Too often we see media reports about the violence and intolerance that religious fundamentalism engenders. Religion is used to justify terrorism, to discriminate against those who are different and to resist scientific advancement inherent in our modern lives.
Religion can reinforce tribal mentalities. Some identify with their faiths as if they were members of a private club privy to a secret of which others are ignorant. Conflict arises when different groups insist that only their paths to salvation are the correct ones. But if God is truly infinite and ineffable, then by definition no religion as conceived or practiced by a finite human mind could hope to portray accurately or completely an infinite divine.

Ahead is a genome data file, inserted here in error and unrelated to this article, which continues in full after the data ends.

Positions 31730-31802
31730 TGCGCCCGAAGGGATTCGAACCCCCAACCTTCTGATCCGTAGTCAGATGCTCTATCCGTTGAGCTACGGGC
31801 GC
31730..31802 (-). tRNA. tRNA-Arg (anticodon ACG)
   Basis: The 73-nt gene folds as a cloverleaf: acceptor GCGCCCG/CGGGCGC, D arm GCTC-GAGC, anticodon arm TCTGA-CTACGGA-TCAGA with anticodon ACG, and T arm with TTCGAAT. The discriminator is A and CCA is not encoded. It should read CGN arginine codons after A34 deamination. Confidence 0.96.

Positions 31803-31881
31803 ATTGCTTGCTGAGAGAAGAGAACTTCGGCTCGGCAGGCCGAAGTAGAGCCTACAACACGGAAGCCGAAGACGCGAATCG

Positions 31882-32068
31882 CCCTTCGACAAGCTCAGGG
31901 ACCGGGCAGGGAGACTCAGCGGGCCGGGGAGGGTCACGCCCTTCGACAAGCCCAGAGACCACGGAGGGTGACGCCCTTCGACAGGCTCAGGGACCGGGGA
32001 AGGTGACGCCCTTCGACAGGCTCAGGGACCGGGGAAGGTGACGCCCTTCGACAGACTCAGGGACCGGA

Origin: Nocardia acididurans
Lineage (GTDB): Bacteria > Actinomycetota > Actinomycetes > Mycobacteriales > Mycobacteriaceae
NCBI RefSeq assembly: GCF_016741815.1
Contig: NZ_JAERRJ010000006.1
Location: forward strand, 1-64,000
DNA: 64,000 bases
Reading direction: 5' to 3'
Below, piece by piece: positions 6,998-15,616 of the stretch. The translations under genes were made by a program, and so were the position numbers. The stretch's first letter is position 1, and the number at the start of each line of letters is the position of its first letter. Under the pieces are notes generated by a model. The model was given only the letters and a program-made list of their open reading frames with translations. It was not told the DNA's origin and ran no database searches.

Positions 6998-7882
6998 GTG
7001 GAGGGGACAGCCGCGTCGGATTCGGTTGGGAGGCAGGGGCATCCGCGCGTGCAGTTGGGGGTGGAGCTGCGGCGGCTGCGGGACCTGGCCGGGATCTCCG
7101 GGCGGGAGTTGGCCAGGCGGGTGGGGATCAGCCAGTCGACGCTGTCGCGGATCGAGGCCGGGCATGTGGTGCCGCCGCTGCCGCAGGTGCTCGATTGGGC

We fear what we do not understand. Creating opportunities for those of different faiths to interact can reveal that behind the doctrines of these faiths, we find many similarities. For example, the Golden Rule (“treat others as you would like to be treated”) is found in every one of the world’s religions. But one of the greatest benefits of interfaith dialogue is that by studying another’s faith we might learn a bit of wisdom, a new way of looking at reality, that we can incorporate into our own. Here is just a single insight from each of the five largest religions — Judaism, Hinduism, Buddhism, Islam and Christianity — that might have meaning to someone from another tradition: